June 4, 2013
By Dave Hirschman
Dynon Avionics has begun shipping a new series of products related to its highly integrated SkyView glass panels.
The SV-COM-C25 COM radio has dedicated buttons for ATIS, ATC, TWR, and GND frequencies. By entering the airport identifier, pilots can call up frequencies automatically from the SkyView database. If pilots enter frequencies by hand, SkyView will identify the airport and station type to ensure the pilot is talking on the right radio station.
Other radio features include dual watch, fully backlit and auto-dimming controls, one-touch flip-flop with remote trigger ability, transmit and receive indicators, and a stuck mic indicator with transmit time-out. The SV-COM-C25 has a retail price of $1,295.
The SV-INTERCOM-2S connects EFIS systems, stereo music, and other audio devices in their panels. Audio inputs include two that are muted (one stereo for music), four non-muting inputs (one stereo for capable EFIS systems such as SkyView; the rest mono for radios and other avionics), dual stereo headset connections, and dual radio outputs. The SV-INTERCOM-2S can be installed in any experimental or light sport aircraft, even those without other Dynon products, and retails for $295.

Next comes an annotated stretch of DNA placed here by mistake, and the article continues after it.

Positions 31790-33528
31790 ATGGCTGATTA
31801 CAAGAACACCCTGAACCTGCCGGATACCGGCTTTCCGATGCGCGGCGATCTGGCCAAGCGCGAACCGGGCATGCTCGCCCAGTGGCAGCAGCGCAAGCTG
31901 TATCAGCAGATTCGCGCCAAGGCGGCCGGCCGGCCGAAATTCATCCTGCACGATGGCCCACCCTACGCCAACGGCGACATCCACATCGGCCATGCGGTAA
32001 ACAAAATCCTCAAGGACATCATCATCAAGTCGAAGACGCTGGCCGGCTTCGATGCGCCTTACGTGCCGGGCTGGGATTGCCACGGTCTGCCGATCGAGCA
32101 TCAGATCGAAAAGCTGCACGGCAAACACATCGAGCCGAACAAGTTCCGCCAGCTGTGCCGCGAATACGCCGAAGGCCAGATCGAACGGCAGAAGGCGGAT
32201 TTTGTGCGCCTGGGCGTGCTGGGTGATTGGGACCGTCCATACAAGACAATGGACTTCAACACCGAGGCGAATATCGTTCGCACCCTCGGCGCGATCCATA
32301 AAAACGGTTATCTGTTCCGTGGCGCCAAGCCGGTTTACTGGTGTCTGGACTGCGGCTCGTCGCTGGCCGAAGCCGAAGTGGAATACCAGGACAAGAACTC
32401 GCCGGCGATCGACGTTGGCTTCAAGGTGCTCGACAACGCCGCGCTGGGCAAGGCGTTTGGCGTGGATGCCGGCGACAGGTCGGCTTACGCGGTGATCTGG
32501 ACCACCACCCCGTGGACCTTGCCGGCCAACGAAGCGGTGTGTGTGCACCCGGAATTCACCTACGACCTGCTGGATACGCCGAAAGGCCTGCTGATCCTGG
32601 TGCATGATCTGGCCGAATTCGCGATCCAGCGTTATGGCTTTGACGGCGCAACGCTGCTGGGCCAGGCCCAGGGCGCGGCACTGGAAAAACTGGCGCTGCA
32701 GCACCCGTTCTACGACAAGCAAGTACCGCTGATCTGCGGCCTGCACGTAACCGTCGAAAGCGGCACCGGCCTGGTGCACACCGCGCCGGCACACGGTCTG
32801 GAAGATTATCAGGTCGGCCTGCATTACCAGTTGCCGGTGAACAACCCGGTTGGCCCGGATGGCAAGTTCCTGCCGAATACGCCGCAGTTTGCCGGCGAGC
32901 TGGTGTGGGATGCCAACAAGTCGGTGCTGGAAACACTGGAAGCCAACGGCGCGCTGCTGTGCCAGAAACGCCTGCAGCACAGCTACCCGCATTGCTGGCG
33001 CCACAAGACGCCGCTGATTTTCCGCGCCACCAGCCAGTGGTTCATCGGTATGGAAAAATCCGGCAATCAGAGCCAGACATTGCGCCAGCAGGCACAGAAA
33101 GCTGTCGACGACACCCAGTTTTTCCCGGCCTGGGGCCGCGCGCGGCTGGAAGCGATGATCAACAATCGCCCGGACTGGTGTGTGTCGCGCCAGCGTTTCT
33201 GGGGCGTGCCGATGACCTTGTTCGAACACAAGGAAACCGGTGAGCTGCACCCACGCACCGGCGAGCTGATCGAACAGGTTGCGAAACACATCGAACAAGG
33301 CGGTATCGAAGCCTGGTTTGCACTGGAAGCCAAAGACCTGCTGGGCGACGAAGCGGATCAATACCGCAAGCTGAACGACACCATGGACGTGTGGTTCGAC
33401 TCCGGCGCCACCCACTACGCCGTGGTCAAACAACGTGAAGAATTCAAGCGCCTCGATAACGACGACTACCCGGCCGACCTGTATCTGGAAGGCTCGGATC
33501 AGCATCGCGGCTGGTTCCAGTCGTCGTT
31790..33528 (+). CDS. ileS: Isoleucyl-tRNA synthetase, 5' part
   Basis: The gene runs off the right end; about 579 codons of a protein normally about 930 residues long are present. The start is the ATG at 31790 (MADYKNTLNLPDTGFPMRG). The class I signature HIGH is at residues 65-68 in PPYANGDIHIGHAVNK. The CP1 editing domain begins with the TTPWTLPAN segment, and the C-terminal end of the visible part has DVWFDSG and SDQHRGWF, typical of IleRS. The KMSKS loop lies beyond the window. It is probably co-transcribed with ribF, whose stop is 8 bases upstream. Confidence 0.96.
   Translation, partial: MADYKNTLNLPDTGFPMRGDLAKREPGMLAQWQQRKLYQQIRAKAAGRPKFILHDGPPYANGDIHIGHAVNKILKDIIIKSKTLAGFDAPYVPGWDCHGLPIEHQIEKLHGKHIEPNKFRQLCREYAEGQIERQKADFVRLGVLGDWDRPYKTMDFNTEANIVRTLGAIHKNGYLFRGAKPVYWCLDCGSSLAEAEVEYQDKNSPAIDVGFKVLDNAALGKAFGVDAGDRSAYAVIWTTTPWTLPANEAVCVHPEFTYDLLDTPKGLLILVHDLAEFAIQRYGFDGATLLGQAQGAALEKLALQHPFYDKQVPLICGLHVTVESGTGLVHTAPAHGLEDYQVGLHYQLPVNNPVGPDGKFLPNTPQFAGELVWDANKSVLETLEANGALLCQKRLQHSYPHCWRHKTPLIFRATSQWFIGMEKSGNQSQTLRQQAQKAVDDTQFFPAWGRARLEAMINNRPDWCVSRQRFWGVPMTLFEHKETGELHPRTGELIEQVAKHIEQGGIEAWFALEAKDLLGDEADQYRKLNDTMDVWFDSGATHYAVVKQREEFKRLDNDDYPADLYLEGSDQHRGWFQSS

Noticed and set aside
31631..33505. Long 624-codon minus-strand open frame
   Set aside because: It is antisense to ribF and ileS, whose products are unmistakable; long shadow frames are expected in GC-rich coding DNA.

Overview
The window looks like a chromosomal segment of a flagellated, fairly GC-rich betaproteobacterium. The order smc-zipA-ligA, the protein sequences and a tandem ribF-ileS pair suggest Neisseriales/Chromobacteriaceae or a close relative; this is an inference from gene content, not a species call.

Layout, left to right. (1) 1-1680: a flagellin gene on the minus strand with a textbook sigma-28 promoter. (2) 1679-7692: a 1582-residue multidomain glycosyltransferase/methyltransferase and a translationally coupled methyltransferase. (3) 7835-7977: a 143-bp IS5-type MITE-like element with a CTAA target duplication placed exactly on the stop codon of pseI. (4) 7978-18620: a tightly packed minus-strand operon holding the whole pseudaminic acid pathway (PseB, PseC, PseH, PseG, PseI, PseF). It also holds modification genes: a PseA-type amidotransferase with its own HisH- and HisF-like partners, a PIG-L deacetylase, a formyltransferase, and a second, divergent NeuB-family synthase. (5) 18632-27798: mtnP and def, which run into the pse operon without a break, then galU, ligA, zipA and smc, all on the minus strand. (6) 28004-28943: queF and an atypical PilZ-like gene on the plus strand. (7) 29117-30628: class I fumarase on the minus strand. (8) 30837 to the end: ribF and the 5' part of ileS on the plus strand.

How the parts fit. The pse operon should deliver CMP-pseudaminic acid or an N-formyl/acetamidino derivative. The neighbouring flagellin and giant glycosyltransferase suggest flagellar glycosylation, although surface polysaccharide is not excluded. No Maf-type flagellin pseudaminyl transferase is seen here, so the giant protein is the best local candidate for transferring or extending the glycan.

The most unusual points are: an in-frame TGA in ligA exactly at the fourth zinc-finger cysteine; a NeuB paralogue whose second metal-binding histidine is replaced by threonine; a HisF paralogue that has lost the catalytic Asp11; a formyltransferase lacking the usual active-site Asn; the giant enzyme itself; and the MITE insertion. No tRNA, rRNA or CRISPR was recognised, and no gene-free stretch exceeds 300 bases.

SkyView 6.0 software has a highly capable autopilot for expert IFR pilots as well as VFR simplicity. For the IFR pilot, SkyView's new autopilot features include VNAV, IAS Hold, mode sequencing, fully-coupled approaches, and a flight director. VFR pilots can use a set of simplified autopilot controls. The new software also adds a new LEVEL button that can be activated from the either SkyView’s menu or an external button. SkyView 6.0 is available as a free upgrade for existing SkyView customers.
AOPA Pilot Senior Editor Dave Hirschman joined AOPA in 2008. He has an airline transport pilot certificate and instrument and multiengine flight instructor certificates. Dave flies vintage, historical, and Experimental airplanes and specializes in tailwheel and aerobatic instruction.
Over the past several years, the Aircraft Owners and Pilots Association (AOPA) developed its digital flight planning tools into a suite of products that put flight planning capability, airport directory information and aviation weather in pilots’ hands. AOPA partnered with Seattle Avionics to create FlyQ EFB, an electronic flight bag (EFB) iPad application, and FlyQ Pocket, a smartphone application.
AOPA is exiting the electronic flight bag (EFB) market, and the association’s existing products will transition to Seattle Avionics.
Dynon Avionics, the pioneering company that provides fully featured glass cockpits for light sport and experimental aircraft at half the cost of fully certified displays, adds more sophistication with video input, upgraded weather, and wide-angle synthetic vision.
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